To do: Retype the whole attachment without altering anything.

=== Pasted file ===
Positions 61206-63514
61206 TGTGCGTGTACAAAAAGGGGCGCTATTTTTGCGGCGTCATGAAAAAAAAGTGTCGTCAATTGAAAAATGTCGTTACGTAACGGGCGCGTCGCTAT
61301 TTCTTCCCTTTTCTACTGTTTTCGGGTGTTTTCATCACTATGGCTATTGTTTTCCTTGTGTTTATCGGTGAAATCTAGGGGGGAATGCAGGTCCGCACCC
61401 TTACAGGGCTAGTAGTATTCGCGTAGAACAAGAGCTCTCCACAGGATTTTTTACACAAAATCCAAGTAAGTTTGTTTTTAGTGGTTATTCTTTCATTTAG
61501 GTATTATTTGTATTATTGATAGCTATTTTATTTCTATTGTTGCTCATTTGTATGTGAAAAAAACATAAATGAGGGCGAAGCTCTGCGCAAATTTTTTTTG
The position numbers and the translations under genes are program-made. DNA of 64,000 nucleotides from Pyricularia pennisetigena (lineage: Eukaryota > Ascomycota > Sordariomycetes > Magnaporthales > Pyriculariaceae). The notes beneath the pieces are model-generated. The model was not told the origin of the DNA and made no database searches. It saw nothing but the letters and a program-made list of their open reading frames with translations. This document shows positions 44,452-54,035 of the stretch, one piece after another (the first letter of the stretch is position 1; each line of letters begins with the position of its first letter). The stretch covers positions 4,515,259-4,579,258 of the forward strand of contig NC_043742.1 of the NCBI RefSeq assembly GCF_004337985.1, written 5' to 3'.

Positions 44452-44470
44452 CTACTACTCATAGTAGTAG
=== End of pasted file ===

Positions 61206-63514
61206 TGTGCGTGTACAAAAAGGGGCGCTATTTTTGCGGCGTCATGAAAAAAAAGTGTCGTCAATTGAAAAATGTCGTTACGTAACGGGCGCGTCGCTAT
61301 TTCTTCCCTTTTCTACTGTTTTCGGGTGTTTTCATCACTATGGCTATTGTTTTCCTTGTGTTTATCGGTGAAATCTAGGGGGGAATGCAGGTCCGCACCC
61401 TTACAGGGCTAGTAGTATTCGCGTAGAACAAGAGCTCTCCACAGGATTTTTTACACAAAATCCAAGTAAGTTTGTTTTTAGTGGTTATTCTTTCATTTAG
61501 GTATTATTTGTATTATTGATAGCTATTTTATTTCTATTGTTGCTCATTTGTATGTGAAAAAAACATAAATGAGGGCGAAGCTCTGCGCAAATTTTTTTTG
The position numbers and the translations under genes are program-made. DNA of 64,000 nucleotides from Pyricularia pennisetigena (lineage: Eukaryota > Ascomycota > Sordariomycetes > Magnaporthales > Pyriculariaceae). The notes beneath the pieces are model-generated. The model was not told the origin of the DNA and made no database searches. It saw nothing but the letters and a program-made list of their open reading frames with translations. This document shows positions 44,452-54,035 of the stretch, one piece after another (the first letter of the stretch is position 1; each line of letters begins with the position of its first letter). The stretch covers positions 4,515,259-4,579,258 of the forward strand of contig NC_043742.1 of the NCBI RefSeq assembly GCF_004337985.1, written 5' to 3'.

Positions 44452-44470
44452 CTACTACTCATAGTAGTAG